I’ve almost recovered from the dizzy flu and the national disgrace of our male cricket team. This meant, I’ve finally spent some quality time on my bike and the new Campagnolo Zonda clincher wheels, I purchased in mid-July. As my readership would know, I’ve been suffering from severe upgraditis triggered by SBS cycling coverage. I’ve previously swapped out my pedals and shoes.
After much ‘umming’ and ‘ahhing’ I decided that I really needed new wheels. As an aside much of what is written about wheel weight borders on twaddle. However, Leonard Zinn at Velonews seems to have a good grasp of the physics. For the record, lighter means faster…period and in wheels, heavier rims means they are harder to accelerate. So I swapped out the Fulcrum 7s for Campy Zondas. In theory, I should have reduced the overall weight of the bike by 300g.
I bought the wheels last month from Cecil Walker’s Elizabeth St for $750. As, the wag in the bike shop said, ‘Mate, you’re swapping fake Campy’s for real ones’. I didn’t have the courage to attempt the fitting of a new cassette and the bike needed a service. So I forked out the $250 difference on Wiggle price. Unfortunately, the maintenance order I put at the front desk must have been communicated via ‘chinese whispers’ and the mechanic didn’t fit the Gatorskin tyres that I wanted. I changed over the tyres later.
After 4 weeks of riding, I can say they were a good purchase. Initially, I had the tyres over inflated, so the combination of the new rigid rims and new tyres, gave a very harsh ride. The handling experience felt very jitterly. I was feeling amplified road conditions transmitted up the seat post, out of the rear frame geometry. It was only when the bike was travelling over smooth bitumen did the ride improve. Initially, I was thinking that I had wasted my money and was a bit grumpy.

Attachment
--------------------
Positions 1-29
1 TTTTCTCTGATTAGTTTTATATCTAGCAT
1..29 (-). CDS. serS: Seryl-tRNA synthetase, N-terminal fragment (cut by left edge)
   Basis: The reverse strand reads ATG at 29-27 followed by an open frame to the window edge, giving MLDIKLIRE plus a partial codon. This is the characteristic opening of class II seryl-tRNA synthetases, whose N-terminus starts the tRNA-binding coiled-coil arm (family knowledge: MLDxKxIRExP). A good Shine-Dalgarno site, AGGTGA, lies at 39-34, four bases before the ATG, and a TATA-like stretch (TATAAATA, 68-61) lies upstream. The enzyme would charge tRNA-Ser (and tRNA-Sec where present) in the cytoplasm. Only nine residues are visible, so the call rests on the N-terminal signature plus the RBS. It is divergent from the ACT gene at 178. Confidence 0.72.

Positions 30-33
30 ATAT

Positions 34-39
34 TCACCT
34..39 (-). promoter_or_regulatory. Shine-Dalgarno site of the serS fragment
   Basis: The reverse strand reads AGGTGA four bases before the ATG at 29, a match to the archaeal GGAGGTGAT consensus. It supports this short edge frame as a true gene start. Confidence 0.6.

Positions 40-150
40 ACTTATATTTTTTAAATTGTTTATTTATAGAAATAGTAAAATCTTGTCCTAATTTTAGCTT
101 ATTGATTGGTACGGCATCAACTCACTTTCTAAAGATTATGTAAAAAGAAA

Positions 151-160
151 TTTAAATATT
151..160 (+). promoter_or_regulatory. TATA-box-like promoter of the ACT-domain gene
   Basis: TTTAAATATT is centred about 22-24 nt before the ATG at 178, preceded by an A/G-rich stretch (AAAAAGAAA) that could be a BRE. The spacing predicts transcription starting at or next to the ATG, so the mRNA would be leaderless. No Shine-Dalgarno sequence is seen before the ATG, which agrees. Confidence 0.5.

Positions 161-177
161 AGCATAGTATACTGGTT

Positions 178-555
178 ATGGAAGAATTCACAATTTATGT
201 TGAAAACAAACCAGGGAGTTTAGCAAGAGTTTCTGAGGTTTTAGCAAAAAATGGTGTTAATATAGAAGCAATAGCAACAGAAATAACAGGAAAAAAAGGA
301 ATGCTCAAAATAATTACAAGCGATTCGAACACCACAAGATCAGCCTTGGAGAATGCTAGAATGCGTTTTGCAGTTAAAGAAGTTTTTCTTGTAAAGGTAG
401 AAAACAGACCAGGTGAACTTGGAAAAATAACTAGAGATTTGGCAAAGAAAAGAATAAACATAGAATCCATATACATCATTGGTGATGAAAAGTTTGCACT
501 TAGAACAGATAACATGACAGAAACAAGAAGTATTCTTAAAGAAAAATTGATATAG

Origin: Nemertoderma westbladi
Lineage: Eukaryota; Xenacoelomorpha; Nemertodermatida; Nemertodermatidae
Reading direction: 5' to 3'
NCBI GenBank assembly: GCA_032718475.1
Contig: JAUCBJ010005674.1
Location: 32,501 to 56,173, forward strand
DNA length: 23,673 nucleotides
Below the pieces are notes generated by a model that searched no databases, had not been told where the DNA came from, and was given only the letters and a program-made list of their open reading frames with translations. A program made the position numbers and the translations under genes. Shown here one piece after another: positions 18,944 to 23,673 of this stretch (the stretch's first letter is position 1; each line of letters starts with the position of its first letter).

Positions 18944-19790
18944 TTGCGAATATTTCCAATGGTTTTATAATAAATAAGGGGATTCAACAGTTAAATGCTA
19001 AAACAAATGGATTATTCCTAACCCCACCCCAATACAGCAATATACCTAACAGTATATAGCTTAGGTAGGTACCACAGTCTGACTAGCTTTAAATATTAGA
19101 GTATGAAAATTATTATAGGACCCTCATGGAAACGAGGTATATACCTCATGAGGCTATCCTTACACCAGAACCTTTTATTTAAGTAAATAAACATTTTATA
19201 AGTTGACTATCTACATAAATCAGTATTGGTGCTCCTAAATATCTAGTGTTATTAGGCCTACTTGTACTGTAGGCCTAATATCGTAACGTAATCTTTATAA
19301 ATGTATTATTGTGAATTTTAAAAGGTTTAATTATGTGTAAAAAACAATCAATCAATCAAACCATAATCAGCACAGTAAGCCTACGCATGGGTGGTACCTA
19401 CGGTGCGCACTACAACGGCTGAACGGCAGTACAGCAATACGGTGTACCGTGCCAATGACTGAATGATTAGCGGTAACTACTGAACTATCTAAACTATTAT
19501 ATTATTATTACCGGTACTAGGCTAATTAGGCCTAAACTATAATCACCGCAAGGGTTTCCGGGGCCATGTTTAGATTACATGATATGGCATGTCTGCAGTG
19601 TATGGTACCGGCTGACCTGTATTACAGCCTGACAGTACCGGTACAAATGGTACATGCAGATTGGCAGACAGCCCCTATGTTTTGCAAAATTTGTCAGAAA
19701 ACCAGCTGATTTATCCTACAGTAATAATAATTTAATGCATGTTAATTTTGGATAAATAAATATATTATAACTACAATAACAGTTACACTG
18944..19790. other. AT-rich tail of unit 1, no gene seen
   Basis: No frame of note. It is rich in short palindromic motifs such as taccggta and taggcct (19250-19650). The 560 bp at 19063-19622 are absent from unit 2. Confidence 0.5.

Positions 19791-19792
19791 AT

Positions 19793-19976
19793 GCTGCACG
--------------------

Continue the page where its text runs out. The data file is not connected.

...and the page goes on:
Happily as the Gatorskin tyre pressure decreased, the ride quality improved. I’m inclined now to inflate the tyre to 5-7 kPA lower than suggested by the manufacturer. In the last week, I’ve felt that bike is much quicker. The times on my Garmin seem to evidence this.
Here’s the tech specs:
|Front wheel weight: 670g
Rear wheel weight: 880g Campagnolo hub
Rim height: 26mm (front), 30mm (rear)
Rim width: 20.5mm
Spoke count: 16 (front), 21 (rear)
Compatibility: 9/10/11 speed.
Here’s what I think the pros and cons of the wheelset are:
- Quite light 1550g or there abouts.
- Very robust, the moulded rim looks and has so far been indestructible.
- The sealed rim doesn’t require a rim strip.
- There was visible build quality difference between the Fulcrum 7s and Zondas.
- They seem to accelerate well and thanks to the hubs spin very smoothly.
- The front rim is slightly shallower than the rear, this seems to provide more responsive, windproof steering.
- The G3 spoke pattern on the rear wheel is IMHO aesthetically pleasing and seems to keep the rear wheel very stiff.
- The paint scheme also matched the silver, black and red scheme of my Wilier’s frame.
- Harsh ride if your tyres are over-inflated.
- If you break a spoke, you’ll need to have it fixed by your bike shop mechanic. The sealed rim means the use of magnet to re-thread a spoke.
- The spokes are proprietary, can only be sourced from Campy re-sellers.
- Being Campy, replacement parts are pricey, particularly compared to the Shimano.
And for what its worth, if you need further proof, via wisdom of online reviews
Wiggle buyers rate them – 4.8 / 5
BikeRadar gave them – 4/5
Chain Reaction buyers them – 4.8 / 5
I’m giving them 4 Marvs.
Until next time,
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